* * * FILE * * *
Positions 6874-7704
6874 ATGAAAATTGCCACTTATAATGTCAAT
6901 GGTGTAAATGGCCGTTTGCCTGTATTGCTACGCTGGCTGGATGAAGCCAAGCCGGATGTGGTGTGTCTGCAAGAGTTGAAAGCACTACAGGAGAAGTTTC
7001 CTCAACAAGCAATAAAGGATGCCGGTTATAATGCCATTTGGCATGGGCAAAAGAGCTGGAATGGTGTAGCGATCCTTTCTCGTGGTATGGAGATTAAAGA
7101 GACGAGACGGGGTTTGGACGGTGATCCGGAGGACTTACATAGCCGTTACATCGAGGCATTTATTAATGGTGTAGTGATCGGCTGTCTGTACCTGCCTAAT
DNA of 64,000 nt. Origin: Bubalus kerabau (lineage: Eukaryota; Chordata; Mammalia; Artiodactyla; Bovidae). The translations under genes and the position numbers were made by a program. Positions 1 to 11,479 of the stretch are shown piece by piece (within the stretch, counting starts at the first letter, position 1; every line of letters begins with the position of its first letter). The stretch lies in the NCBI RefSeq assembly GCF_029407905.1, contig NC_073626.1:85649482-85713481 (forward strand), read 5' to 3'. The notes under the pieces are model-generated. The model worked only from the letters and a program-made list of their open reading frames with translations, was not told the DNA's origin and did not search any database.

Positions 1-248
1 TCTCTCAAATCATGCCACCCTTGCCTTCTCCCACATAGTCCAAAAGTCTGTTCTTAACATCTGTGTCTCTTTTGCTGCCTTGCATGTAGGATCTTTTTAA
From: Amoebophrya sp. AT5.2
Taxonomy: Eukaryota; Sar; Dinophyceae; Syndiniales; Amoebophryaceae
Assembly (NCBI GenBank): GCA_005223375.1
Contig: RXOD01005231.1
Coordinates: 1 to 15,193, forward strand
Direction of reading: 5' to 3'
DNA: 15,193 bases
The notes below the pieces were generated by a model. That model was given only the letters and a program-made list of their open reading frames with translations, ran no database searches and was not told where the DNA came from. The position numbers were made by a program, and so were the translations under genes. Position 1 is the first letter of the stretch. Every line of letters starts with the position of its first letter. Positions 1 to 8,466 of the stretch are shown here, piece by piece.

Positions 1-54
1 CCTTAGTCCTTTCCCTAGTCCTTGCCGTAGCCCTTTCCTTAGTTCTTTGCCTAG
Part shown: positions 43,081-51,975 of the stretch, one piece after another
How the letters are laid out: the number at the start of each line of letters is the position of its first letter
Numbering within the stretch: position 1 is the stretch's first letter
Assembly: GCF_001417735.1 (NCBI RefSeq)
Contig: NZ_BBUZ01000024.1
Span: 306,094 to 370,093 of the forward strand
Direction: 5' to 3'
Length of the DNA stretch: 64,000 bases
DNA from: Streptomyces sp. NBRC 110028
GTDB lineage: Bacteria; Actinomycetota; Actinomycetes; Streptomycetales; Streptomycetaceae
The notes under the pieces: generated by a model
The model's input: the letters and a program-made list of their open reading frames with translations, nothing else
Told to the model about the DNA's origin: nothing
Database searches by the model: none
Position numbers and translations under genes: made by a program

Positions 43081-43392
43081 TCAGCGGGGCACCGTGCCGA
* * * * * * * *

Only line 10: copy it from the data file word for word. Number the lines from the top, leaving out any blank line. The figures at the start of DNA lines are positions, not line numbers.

Taxonomy: Eukaryota; Sar; Dinophyceae; Syndiniales; Amoebophryaceae